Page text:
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Revenge-Porn Operator Asks Google to Remove Past History

Craig Brittain, founder of IsAnybodyDown.com, requests DMCA to remove news stories containing “unauthorized use of photos of me”

Craig Brittain

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In January, the Federal Trade Commission ruled that Craig Brittain, the former operator of revenge-porn hub IsAnybodyDown.com, was banned from publishing nude images of people without their consent. Now, according to Ars Technica (via Gawker), the case has taken an ironic twist: Brittain has demanded that Google remove links about the ruling from their search results, citing “unauthorized use of photos of me and other related information” in a newly filed DMCA takedown request.

Brittain’s request specifies 23 links, including reports from Gawker, Huffington Post, Reddit, Forbes, Salon and Vice. In addition to the articles’ use of photos and information, Brittain also complains about “unauthorized copying of excerpts from isanybodydown.com” and “using photos which are not ‘fair use.'”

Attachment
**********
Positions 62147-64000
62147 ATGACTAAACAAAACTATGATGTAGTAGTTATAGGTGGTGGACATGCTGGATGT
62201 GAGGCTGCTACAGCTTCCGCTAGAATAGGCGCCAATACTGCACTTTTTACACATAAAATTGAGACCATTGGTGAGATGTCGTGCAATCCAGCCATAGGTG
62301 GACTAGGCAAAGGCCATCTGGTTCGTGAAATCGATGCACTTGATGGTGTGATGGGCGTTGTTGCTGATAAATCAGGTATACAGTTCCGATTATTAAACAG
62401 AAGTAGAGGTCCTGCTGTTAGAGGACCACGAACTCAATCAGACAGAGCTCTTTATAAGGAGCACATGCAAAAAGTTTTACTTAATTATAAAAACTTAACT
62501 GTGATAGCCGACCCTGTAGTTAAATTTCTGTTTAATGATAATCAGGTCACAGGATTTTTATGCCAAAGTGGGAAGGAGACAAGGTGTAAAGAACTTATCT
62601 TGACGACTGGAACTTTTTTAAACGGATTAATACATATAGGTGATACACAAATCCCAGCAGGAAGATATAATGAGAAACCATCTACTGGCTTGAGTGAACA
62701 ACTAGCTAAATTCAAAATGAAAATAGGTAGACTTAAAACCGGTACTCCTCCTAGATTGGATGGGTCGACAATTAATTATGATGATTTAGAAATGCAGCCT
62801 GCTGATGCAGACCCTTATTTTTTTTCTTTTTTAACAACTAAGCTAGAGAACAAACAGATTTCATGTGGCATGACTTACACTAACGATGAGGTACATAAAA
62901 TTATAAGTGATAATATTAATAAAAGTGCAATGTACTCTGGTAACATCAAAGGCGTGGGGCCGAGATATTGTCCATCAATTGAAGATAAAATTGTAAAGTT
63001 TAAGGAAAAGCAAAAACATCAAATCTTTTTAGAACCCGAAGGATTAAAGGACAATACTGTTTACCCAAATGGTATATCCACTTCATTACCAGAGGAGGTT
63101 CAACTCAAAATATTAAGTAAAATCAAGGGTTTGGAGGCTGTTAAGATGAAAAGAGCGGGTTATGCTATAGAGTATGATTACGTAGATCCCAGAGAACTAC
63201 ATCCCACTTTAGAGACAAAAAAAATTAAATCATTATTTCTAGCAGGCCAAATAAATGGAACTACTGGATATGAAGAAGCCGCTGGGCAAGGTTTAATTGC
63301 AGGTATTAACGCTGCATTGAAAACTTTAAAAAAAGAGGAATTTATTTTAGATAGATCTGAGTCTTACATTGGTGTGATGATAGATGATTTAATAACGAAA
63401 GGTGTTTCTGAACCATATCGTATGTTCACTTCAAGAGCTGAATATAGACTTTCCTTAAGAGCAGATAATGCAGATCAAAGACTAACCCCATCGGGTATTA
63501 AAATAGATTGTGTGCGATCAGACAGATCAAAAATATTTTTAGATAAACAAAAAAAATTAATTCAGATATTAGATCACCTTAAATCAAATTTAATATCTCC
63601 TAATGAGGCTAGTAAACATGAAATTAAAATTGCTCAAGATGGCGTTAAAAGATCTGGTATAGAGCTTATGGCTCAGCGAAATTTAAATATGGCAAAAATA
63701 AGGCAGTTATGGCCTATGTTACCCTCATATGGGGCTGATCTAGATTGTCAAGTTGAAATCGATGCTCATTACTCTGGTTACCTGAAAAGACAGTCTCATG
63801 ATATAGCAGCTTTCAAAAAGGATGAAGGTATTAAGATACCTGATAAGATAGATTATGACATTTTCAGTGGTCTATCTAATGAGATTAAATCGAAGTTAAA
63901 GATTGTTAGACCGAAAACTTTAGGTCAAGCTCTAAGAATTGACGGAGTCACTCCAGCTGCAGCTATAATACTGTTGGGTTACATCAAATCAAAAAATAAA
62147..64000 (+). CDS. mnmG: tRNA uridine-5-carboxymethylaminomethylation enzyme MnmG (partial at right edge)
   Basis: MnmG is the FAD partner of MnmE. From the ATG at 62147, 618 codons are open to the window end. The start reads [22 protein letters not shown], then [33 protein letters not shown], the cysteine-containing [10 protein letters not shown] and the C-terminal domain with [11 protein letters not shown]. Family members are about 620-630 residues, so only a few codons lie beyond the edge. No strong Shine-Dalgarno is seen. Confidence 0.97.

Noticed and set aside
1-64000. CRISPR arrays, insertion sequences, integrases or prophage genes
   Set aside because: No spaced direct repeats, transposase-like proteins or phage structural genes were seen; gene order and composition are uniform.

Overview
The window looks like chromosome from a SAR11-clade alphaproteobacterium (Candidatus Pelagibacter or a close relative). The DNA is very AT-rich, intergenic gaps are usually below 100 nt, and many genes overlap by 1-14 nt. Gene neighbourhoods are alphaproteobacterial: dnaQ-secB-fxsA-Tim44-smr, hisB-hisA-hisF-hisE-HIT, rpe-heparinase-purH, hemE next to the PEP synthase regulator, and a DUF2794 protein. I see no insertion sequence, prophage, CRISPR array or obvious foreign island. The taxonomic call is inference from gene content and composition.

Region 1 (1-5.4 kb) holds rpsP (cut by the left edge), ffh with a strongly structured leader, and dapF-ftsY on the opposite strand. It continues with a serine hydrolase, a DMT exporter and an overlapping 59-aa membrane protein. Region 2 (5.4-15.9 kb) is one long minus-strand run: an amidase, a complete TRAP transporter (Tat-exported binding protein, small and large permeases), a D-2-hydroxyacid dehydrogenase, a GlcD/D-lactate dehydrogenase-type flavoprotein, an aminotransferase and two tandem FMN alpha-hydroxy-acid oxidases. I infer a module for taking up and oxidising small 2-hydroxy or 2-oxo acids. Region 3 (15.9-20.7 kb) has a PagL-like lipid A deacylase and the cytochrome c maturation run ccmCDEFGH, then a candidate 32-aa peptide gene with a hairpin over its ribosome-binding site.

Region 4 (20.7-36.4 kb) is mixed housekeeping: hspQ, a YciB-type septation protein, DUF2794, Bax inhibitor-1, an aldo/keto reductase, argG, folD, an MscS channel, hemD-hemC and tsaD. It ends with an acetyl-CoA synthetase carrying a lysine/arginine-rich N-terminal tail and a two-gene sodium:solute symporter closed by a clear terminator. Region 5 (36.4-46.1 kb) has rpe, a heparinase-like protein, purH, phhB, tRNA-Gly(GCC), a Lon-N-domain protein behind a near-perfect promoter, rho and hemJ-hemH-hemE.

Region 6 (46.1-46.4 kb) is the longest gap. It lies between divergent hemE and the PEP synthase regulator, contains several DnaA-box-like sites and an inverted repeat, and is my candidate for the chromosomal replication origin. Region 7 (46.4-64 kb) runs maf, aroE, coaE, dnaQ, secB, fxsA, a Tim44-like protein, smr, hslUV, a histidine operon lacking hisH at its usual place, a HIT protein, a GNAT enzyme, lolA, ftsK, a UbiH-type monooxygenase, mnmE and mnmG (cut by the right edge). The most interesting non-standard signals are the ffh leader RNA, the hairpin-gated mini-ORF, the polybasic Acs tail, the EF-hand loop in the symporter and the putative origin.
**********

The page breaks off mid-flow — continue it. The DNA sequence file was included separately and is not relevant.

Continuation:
The DMCA requires sites like Google to remove links which infringe upon content at request of rights holders. But Ars Technica argues that, in this case, “fair use and general First Amendment principles are on Google’s and the media’s side.” 

Craig Brittain

According to the FTC’s report, the Colorado-based porn boss used various deceitful methods of obtaining nude photos (mostly of women), which he uploaded to the site – along with names, birth dates and Facebook profiles – without permission. Brittain reportedly earned around $12,000 from the site, which was launched in late 2011 and taken down in 2013. In addition to uploading content from over 1,000 people, he reportedly managed two removal services that could delete photos and information for payments between $200 and $500.

One day after the FTC’s ruling, Brittain issued a statement on IsAnybodyDown.com, denying many of the organization’s claims about his methods and expressing regret for posting the content. “I want to apologize to those who were affected by Is Anybody Down?” he wrote. “I made a series of poor decisions, then tried to rationalize them, and made it even worse. I am sorry for the damage that I caused to everyone that ended up on my website.”

In This Article: Pornography

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